Two years have passed since I entered the Maastricht Graduate School of Governance building. I was tense, nervous, excited but most of all I was curious. After having completed a bachelor in social sciences the biggest question awaited me: what’s next? I had the intention of specialising in a field, which focuses on international as well as national politics and ways of thinking. When I read about the Master of Science programme in Public Policy and Human Development, my question was finally answered.
The MPP programme is structured in an incredibly constructive manner. The first semester aims at supplying students with ‘general knowledge’. Courses such as risk and uncertainty, international relations and public economics filled us with theories and ideas. However, the exciting bit was not only leaning about the ideas of important politicians, scientists or philosophers but to come up with our own ways of thinking, our own ideas—our politics. In accumulation to this the second semester allows people to choose a specific track. The track is meant to give students a chance to specialise in one explicit area o f policy building. All courses were driven by experts, coming from well known international universities or institutes. Hard work was the key to success. But when I define hard work it involves team work. This team was not just a composition of random people from a lecture. No, these people were friends. People one can talk to, act with and most importantly people one can trust.
After handing in the final draft of my thesis a familiar question came to my mind—what’s next? To be honest I was scared. This was it; the big world was ahead to me. Where would I work? What kind of job would fit to me? Will I find a job?
Today, half a year later, I am working for KPMG Germany as a consultant. I love my job. I wouldn’t be here now if it weren’t for the programme. I learned so much! And most importantly, I learned so much about myself. I had already spent three years studying in the beautiful city of Maastricht, which I personally always liked to call ‘little Paris’, and I would not have wanted to end my last year with anything else but the academic programme of the MGSoG and the wonderful people that fill it.
Diego Martinez, Ecuador
Diego Martinez, MPP Graduate 2007
Deputy Director, Social Protection Program, Ministry of Economic and Social Inclusion, Ecuador
“The only way to make a difference"
‘Ecuador is a highly instable and vulnerable country. With its geographical location, the country is prone to be affected by volcanic activity, floods and not to forget, capricious earthquakes. Instead of investing in sustainable, risk-management policies, the government is actually only following an emergency solution path, thereby looking only at the economic aspects of most problems. I was working in the public sector for 7 years, more specifically, for the Ministry of Economics and Finances. As the focus of my work was primarily on economics, I decided that in order to really design sustainable policies, I needed to deepen my knowledge on public policy issues.I heard about the School and its multidisciplinary approach through a graduate. Exactly this multidisciplinary approach is what attracted me to the programme in public policy and human development: a programme that not only took into account the economic side of developing policies, but also, the social, cultural and legislative aspect. This, I believe, is the only way towards a more sustainable future and long term solutions: the training of versatile people who are internationally educated and through this, can look at problems from a wider perspective. The only way to make a difference I think is through awareness creation. This will eventually and hopefully lead to positive changes. The teachers at MGSoG train students to be critical and creative. Together with the international expertise from professionals, teaching in many courses, I feel that I am well-prepared to go back and make a difference.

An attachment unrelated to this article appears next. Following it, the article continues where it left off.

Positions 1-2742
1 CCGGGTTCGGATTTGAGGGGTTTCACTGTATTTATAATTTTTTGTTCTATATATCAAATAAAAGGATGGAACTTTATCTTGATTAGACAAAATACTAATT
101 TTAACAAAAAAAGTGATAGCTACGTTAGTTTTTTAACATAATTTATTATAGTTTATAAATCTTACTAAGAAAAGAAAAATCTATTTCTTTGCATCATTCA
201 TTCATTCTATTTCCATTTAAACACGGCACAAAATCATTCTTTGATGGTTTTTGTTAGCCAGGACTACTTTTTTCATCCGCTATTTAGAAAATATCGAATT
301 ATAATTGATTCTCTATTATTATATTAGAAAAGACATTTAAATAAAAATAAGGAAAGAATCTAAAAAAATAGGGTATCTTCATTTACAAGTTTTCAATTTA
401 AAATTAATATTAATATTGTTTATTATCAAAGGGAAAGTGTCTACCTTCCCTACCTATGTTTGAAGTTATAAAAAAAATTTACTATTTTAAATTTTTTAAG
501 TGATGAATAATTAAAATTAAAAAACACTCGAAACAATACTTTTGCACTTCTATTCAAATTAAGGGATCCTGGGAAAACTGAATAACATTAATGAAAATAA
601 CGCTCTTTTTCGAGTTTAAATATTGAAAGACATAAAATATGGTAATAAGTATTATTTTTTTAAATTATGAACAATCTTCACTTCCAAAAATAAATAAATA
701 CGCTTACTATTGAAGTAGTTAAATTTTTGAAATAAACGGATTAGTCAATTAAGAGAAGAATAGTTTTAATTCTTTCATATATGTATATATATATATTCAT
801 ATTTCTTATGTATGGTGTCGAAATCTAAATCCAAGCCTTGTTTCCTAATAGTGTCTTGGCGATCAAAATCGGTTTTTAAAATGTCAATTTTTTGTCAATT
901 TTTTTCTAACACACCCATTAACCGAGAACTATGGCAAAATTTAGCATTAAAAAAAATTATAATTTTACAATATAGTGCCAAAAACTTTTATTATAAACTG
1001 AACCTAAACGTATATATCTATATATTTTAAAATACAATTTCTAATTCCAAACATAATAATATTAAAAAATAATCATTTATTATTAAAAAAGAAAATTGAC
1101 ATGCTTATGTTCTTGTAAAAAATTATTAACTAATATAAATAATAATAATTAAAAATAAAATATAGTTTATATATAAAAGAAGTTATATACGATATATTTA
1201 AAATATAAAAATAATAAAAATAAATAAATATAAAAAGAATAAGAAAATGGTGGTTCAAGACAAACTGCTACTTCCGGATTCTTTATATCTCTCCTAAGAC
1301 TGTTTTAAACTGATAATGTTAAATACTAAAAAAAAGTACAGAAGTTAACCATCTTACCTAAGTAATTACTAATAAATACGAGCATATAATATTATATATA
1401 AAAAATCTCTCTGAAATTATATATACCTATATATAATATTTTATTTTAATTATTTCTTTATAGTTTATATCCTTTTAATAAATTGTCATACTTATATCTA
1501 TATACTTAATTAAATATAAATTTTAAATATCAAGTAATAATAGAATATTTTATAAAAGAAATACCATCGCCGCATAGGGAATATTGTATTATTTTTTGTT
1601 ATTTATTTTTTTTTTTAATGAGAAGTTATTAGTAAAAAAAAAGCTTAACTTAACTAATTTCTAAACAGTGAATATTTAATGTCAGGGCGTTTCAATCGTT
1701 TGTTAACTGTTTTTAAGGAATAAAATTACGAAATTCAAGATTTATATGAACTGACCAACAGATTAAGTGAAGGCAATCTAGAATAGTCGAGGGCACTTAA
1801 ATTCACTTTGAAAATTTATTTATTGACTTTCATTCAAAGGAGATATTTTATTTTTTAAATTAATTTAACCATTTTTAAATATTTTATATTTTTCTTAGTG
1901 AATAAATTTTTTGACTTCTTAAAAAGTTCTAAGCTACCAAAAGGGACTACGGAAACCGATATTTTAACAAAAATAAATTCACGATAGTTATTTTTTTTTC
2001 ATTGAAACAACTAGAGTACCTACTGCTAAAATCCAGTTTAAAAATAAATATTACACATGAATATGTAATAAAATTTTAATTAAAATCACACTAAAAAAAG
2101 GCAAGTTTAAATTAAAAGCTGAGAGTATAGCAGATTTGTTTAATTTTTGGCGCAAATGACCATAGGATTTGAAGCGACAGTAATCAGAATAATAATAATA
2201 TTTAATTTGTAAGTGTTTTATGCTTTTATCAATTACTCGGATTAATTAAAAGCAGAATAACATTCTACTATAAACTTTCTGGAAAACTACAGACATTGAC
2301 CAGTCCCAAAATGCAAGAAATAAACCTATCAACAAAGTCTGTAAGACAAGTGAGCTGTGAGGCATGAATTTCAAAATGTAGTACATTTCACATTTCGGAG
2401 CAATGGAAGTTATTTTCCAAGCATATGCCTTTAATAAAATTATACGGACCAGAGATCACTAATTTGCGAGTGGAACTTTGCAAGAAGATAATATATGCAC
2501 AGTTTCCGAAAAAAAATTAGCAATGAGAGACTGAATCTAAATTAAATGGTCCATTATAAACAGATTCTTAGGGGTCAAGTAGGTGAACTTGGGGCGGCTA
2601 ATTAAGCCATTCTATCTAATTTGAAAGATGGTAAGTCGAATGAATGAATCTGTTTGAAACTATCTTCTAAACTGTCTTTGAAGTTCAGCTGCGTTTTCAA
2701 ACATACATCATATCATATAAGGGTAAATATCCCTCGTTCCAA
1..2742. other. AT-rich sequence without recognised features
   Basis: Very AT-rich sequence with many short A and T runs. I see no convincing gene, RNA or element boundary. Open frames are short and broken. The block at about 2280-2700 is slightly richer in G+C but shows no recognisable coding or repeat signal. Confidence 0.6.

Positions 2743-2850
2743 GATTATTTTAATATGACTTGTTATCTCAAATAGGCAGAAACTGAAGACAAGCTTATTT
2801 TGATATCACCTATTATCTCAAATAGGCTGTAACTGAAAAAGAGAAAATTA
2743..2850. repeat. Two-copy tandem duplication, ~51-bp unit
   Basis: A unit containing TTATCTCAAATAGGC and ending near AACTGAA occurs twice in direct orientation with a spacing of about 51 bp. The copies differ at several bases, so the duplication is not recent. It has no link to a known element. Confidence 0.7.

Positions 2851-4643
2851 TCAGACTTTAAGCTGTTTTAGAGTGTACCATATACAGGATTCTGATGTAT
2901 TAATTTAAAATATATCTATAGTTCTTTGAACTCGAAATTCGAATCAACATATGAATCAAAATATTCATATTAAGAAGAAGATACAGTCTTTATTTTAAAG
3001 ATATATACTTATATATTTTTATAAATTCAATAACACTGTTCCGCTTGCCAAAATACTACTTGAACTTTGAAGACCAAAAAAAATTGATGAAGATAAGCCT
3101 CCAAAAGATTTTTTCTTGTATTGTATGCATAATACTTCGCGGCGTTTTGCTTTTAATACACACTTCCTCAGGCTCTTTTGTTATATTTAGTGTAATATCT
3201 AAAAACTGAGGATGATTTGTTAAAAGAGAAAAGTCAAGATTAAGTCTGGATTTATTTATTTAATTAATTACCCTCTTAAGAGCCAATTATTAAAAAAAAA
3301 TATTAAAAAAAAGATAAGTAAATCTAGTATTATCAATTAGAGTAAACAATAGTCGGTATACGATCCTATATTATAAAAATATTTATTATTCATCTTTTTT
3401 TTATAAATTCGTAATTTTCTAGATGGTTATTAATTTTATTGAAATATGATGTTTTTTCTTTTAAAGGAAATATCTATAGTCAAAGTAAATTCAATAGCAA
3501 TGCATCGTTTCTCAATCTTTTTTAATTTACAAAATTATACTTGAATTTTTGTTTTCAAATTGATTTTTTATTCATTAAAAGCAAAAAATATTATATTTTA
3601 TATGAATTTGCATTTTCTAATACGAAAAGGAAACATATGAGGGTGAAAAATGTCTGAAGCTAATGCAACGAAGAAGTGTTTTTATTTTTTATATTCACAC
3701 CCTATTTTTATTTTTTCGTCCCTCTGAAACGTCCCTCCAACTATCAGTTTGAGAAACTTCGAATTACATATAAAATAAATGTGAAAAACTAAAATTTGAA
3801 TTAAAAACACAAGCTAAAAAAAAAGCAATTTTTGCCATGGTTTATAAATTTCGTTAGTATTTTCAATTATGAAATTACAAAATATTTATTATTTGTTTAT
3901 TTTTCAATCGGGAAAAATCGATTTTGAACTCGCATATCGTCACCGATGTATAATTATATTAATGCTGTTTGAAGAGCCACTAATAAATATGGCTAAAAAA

Kinfemichel Abraha, Ethiopia
Kinfemichel Abraha, MPP Graduate 2007
“It opened up my world”
‘If someone would ask me to summarize my year in Maastricht at the MGSoG in one sentence, I would definitely say that ’it opened up my world’. While the original plan was to come to Maastricht to start with the master’s programme in Economic Policy Research, luck decided otherwise. I eventually joined the master’s programme in Social Policy Design. As I come from the private banking sector in Ethiopia, the world of social policy issues was all completely new to me. In my work I was busy devising plans to make more money, while in my training course at the School, I would be busy thinking out efficient budget schemes for social policy projects in order to improve human conditions. Through the diverse experience and backgrounds of my fellow students, their country’s specific problems and sometimes emotional stories, I feel that I have gained an indispensable knowledge of the reality of the world’s problems. This knowledge has inspired me to pursue a different career for when I return to Ethiopia. The idea now is to try and find work at an international organisation or NGO and contribute to improve the situation in my country. The only way to really do something about today’s problems is, in my opinion, by paying the knowledge forward and thus creating awareness to as much people as possible. That is why I am grateful to have had the chance to ‘open up my world’.